With countries around the world dropping mask mandates as the pandemic appears to enter a new phase, questions remain about what we can learn from countries who have already left masks behind. Here's what you need to know.
The government has announced the retirement of the Covid-19 traffic light system from midnight 12 September and along with it the removal of almost all mask requirements.
Now, with New Zealand's mask mandates lifted in all public places aside from aged-care facilities and healthcare settings, we look at how other countries have moved away from masking - and what impact it has had.
When did other countries change or remove their mask mandates?
Yesterday, the Australian government brought an end to its mask mandate for both domestic and international flights as the country lines up an exit from pandemic restrictions.
However, most Australian states still mandate mask wearing on many other forms of public transport and travellers are still advised to consider wearing a face mask for their own safety on flights.
This follows the English government's decision to remove most Covid-19 restrictions, including those requiring people to wear masks in indoor spaces like shops and restaurants, in July 2021.
England's government said its decision was made to purposefully line up with the end of the school term and the increased ability to be outdoors in summer, to relieve pressure on its struggling health system.
However, after a new wave of Covid ripped through the UK, England's then prime minister Boris Johnson was forced to reintroduce compulsory mask wearing in shops and public transport in late November 2021 to curb the threat of the Omicron variant.
The country's mask mandate was once again dropped in January 2022 after health authorities judged the Omicron variant had passed its peak.
Scotland became the last country in the United Kingdom to remove mask mandates in mid-April 2022, replacing the rules with guidance which recommended its citizens continue wearing masks indoors.
France also removed all public transport mask mandates in May 2022, however, less than a month later its health minister was calling for the mandate to be reinstated and asking the public to start wearing masks again in crowded areas.
Why are countries and states removing restrictions?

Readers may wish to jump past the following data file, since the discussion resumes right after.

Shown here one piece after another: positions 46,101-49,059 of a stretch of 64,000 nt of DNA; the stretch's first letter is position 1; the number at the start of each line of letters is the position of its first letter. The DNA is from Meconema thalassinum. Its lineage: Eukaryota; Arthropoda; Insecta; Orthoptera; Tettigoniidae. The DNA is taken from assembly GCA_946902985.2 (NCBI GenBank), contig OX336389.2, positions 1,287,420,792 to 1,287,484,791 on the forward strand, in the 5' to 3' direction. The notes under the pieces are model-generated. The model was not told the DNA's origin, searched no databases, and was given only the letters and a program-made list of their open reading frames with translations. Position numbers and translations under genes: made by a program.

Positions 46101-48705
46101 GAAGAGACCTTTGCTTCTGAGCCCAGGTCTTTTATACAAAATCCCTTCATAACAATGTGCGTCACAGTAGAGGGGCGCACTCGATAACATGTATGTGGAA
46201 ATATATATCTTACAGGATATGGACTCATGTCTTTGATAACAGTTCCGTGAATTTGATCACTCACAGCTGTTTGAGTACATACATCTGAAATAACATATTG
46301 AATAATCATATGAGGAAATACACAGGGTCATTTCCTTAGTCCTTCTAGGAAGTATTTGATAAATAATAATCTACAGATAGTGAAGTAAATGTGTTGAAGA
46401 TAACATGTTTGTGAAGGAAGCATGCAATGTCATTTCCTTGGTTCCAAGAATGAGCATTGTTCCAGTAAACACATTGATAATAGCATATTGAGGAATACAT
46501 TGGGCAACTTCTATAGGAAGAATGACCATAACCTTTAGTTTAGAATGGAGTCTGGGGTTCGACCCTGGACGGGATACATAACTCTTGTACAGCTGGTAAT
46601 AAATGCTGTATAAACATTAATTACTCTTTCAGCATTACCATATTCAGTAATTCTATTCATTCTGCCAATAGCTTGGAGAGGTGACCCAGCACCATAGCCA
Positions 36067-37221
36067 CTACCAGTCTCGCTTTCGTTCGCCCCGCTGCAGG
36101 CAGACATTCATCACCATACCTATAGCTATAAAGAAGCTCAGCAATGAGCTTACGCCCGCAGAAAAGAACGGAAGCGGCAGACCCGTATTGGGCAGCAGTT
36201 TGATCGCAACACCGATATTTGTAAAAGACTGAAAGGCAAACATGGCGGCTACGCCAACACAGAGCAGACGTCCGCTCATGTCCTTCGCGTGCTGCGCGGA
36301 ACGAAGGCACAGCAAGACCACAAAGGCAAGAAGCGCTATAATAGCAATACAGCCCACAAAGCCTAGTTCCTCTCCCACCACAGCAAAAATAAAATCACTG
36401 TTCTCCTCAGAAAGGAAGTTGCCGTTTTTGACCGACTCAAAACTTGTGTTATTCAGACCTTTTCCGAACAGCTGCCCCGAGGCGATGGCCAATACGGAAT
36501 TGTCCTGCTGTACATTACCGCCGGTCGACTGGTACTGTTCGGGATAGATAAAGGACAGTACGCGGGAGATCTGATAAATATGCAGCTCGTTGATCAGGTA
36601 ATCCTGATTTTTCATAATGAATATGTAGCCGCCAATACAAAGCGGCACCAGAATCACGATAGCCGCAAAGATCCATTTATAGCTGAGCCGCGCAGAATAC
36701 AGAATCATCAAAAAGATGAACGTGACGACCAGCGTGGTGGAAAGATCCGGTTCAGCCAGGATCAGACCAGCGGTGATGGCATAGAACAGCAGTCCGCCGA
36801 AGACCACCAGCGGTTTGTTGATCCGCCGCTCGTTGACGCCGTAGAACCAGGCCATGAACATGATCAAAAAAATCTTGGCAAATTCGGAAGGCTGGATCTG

Last week, the US state of New York brought an end to its 28-month-long mask mandate for public transport with Governor Kathy Hochul saying she hoped it would "restore some normalcy" amid falling infection and hospitalisation rates.
In April this year, the Biden administration lost its ability to enforce mask mandates on public transport in many states after a federal judge in Florida ruled it to be unlawful.
When France removed its requirement for mask wearing on public transport, its health minister conceded the mandate could no longer be deemed "appropriate" as the country experienced a drop in case numbers.
The UK's former prime minister, Boris Johnson, attributed his government's initial drop of mask mandates in July 2021, along with other restrictions, to the need to minimalise the "heavy toll" they placed on the economy, society and people's mental wellbeing.
Following the reinstatement of mask mandates and the subsequent dropping of the rules again in January 2022, Johnson acknowledged the impact vaccine boosters and public adherence to guidelines had had on the trajectory of case numbers.
Meanwhile, Scottish first minister Nicola Sturgeon acknowledged the important role mask wearing played in reducing transmission of the virus, but accepted the country's infection rate had peaked and thus the legal requirement was no longer necessary.
How have Covid-19 infection rates been affected by changes in restrictions?
After the UK dropped almost all restrictions on 19 July 2021, England's Covid-19 infection rate experienced a gradual but concerning increase from a seven-day rolling case average of just over 41,302 on 19 July 2021, rising to 145,642 on 7 January 2022.
This increase in infections was undoubtedly spurred on by the arrival of new coronavirus variants, such as Omicron.
After England's reinstatement of mask mandates to curb the new variant in November 2021, infections quickly rose from a seven-day average of 33,658 on 21 November to a peak of 147,195 on 6 January.
By 27 January, the day that mask mandates were once again dropped, the seven-day case average had dropped to 77,260 but what followed was a sharp increase in infections and by 3 February the seven-day average had jumped to 184,158.
Scotland removed its mask mandates on 18 April with the seven-day case average sat at 2166, following this the country experienced a short but sharp surge with the case average jumping up to 5540 on 25 April. Since this jump in infections, Scotland's infection rate has remained on a steady decline over the following months.
Meanwhile in the US, case numbers saw a steady increase in the months following the removal of mask mandates on public transport.
The US' seven-day Covid-19 case average rose from 41,610 on 19 April 2022 to a peak of 133,678 on 11 July 2022.
Since the July peak, statistics have shown a progressive decrease in case numbers with the seven-day case average now sitting at just over 65,000 as of 10 September 2022, according to New York Times statistics.
The French government's removal of mask mandates in May 2022 also aligned with an upward trend in infections.
As of 17 May, a day after mask mandates were dropped, the seven-day case average was 28,535. Nearly two months later, this average had risen to 127,737 on 8 July.
Across the ditch in Australia, it is not yet clear whether case numbers will follow a similar trend to that of the US, the UK or France.